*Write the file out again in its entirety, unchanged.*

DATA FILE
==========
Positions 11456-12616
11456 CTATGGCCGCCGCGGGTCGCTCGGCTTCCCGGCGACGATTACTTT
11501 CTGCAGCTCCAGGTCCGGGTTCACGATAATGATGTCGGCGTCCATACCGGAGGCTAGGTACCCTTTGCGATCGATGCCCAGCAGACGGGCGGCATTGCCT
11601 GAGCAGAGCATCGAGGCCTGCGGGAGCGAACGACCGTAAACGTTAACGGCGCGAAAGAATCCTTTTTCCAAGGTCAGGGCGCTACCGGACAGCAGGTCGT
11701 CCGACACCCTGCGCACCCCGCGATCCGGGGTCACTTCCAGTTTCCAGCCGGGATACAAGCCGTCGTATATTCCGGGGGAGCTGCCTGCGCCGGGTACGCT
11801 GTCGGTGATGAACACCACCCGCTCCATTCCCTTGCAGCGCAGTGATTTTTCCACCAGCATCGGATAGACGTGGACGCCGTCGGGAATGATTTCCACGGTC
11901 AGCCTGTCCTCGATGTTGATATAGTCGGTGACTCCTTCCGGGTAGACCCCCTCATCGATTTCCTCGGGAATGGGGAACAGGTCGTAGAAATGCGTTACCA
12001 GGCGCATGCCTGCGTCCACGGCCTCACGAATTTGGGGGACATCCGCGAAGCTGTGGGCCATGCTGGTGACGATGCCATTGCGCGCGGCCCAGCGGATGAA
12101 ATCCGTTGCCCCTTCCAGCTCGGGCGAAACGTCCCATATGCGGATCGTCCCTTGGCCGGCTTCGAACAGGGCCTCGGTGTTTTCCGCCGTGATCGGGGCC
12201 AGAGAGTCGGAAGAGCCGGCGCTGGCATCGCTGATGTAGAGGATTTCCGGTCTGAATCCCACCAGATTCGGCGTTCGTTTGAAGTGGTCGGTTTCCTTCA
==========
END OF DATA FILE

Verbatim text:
Positions 11456-12616
11456 CTATGGCCGCCGCGGGTCGCTCGGCTTCCCGGCGACGATTACTTT
11501 CTGCAGCTCCAGGTCCGGGTTCACGATAATGATGTCGGCGTCCATACCGGAGGCTAGGTACCCTTTGCGATCGATGCCCAGCAGACGGGCGGCATTGCCT
11601 GAGCAGAGCATCGAGGCCTGCGGGAGCGAACGACCGTAAACGTTAACGGCGCGAAAGAATCCTTTTTCCAAGGTCAGGGCGCTACCGGACAGCAGGTCGT
11701 CCGACACCCTGCGCACCCCGCGATCCGGGGTCACTTCCAGTTTCCAGCCGGGATACAAGCCGTCGTATATTCCGGGGGAGCTGCCTGCGCCGGGTACGCT
11801 GTCGGTGATGAACACCACCCGCTCCATTCCCTTGCAGCGCAGTGATTTTTCCACCAGCATCGGATAGACGTGGACGCCGTCGGGAATGATTTCCACGGTC
11901 AGCCTGTCCTCGATGTTGATATAGTCGGTGACTCCTTCCGGGTAGACCCCCTCATCGATTTCCTCGGGAATGGGGAACAGGTCGTAGAAATGCGTTACCA
12001 GGCGCATGCCTGCGTCCACGGCCTCACGAATTTGGGGGACATCCGCGAAGCTGTGGGCCATGCTGGTGACGATGCCATTGCGCGCGGCCCAGCGGATGAA
12101 ATCCGTTGCCCCTTCCAGCTCGGGCGAAACGTCCCATATGCGGATCGTCCCTTGGCCGGCTTCGAACAGGGCCTCGGTGTTTTCCGCCGTGATCGGGGCC
12201 AGAGAGTCGGAAGAGCCGGCGCTGGCATCGCTGATGTAGAGGATTTCCGGTCTGAATCCCACCAGATTCGGCGTTCGTTTGAAGTGGTCGGTTTCCTTCA